night and negligence.' Nothing is more common than Both we will reign the consuis of the earth.' this mode of expression : we should not hesitate at the By toged is meant peaceable, in opposition to warlike expression, By night and day.' quanfications, of which he had been speaking. The ii i. e. is broken. word may be formed in allusion to the adage, Cedant 12 That is, “intoxicating draughts. In Hamlet, the arma togæ. The folio reads, tongued consuls,' which king is said to be marvellous distemper:d with wine.' agrees better with the words which follow : mere See King Henry V. Act ii. Sc. 2. . praille, without practice.'

| 13 That is, we are in a populous city, mine is not a 3 It was anciently the practice to reckon up sums with lone house, where a robbery might easily be committed counters. To this the poet alludes in Cymbeline, Act Grange is, strictly, the farm of a monastery ; grangia, V.: It sums up thousands in a crice : you have no Lat. from granum : but, provincially, any lone house true debtor and creditor but it; of what's past, is, and or solitary farm is called a grange. So in Measure foi to come, the discharge. Your neck, sir, is peri, hook, Measure:- At the moated grange resides this dejected and crinters.'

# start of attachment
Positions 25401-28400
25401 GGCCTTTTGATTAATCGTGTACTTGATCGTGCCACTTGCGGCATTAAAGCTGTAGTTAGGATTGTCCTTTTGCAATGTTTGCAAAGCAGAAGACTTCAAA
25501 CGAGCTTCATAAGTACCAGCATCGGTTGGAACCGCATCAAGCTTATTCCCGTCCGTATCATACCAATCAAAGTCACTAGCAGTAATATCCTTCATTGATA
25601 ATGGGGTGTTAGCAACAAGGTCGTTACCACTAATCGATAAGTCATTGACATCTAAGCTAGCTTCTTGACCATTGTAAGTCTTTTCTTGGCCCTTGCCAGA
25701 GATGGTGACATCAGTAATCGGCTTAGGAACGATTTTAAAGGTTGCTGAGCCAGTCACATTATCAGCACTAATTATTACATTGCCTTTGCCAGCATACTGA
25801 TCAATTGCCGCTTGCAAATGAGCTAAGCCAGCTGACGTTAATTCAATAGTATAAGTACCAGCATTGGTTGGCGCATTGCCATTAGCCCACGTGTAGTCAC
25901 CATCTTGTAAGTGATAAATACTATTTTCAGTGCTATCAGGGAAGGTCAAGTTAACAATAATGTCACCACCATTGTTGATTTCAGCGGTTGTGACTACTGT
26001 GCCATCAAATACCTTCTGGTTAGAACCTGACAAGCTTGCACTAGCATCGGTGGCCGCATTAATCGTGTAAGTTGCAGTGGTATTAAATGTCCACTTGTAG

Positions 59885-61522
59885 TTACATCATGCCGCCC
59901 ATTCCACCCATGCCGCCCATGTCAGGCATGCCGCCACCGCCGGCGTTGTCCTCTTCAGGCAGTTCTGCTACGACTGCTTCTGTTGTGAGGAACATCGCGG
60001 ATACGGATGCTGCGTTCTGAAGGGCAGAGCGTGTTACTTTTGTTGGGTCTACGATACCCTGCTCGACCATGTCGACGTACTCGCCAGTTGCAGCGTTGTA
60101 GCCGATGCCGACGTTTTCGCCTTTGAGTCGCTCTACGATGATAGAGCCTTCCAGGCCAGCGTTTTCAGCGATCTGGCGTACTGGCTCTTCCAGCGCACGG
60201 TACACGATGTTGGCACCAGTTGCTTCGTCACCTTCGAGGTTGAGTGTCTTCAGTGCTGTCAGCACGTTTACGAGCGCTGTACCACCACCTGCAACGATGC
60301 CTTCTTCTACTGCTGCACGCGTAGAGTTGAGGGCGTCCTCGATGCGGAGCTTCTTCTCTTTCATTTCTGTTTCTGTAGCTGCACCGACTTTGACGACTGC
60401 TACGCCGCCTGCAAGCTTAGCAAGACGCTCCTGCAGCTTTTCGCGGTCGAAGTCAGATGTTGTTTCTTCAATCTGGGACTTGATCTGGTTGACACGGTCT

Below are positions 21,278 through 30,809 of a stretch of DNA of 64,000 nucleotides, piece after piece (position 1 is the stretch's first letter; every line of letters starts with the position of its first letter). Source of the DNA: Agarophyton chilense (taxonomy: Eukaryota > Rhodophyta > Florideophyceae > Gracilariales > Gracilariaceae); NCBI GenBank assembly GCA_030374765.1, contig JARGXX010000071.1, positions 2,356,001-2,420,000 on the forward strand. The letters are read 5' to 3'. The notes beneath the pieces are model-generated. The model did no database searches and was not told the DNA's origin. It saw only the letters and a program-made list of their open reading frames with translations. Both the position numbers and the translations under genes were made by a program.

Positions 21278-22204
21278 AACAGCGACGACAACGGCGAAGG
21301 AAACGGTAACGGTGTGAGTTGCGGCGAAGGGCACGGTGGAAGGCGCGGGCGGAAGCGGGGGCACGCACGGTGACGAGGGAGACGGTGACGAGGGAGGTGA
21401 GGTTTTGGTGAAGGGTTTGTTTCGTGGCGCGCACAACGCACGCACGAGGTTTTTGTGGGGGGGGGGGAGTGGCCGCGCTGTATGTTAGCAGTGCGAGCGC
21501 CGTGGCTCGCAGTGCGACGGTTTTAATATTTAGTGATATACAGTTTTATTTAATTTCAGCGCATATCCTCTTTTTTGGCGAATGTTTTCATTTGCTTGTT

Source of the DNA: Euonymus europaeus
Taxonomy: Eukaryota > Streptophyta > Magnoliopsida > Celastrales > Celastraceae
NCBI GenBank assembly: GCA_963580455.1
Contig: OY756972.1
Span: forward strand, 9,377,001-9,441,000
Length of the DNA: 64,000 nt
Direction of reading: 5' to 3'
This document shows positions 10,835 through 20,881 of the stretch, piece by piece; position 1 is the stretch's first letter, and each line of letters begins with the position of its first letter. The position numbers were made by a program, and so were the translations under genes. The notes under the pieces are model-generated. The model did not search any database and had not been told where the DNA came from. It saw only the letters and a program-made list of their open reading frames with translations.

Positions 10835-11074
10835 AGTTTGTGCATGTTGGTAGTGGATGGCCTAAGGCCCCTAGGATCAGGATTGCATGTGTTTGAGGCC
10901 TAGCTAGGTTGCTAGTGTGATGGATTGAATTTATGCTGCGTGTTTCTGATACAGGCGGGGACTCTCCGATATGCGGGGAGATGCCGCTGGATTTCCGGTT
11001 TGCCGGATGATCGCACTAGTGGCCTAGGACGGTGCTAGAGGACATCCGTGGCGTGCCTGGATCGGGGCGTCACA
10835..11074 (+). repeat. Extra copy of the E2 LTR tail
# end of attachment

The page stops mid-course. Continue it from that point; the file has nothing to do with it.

I Mariana.'


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fians: You'll have your daughter covered with al Enter, below, BRABANTIO, and Servants with Barbary horse ; you'll have your nephews' neigh

Torches, to you: you'll have coursers for cousins, and gen-1 Bra. It is too true an evil: gone she is : nets for germans.?

And what's to come of my despised time, Bra. What profane wretch art thou ?

Is nought but bitterness. --Now, Roderigo, Iago. I am one, sir, that comes to tell you, your Where didst thou see her?-0, unhappy girl! laughter and the Moor are now making the beast With the Moor, sayst thou ?--Who would be a with two backs.

father?Bra. Thou art a villain.

How didst thou know 'twas she? O, thou deceiv'st lago.

You arema senator. Bra. This thou shalt answer: I know thee, Ro- Past thought!-What said she to you?-Get moro Jerigo.

tapers ; Rod. Sir, I will answer any thing. But I beseech Raise all my kindred. Are they married, think you,

_ you? If't be your pleasure, and most wise consent, Rod. Truly, I think, they are As partly, I lind, it is,) that your fair daughter Bra. 0, heaven!-How got she out!-0, treason At this odd-evens and dull watch o' the night,

of the blood !Transported with no worse nor better guard, Fathers, from hence trust not your daughters' minds But with a knave of common hire, a gondolier, By what you see them act. Is there not charms, 1? To the gross clasps of a lascivious Moor,

By which the property of youth and maidhood If this be known to you, and your allowance, May be abus'd?13 Have you not read, Roderigo, We then have done you bold and saucy wrongs; Of some such thing? But if you know not this, my manners tell me, Rod.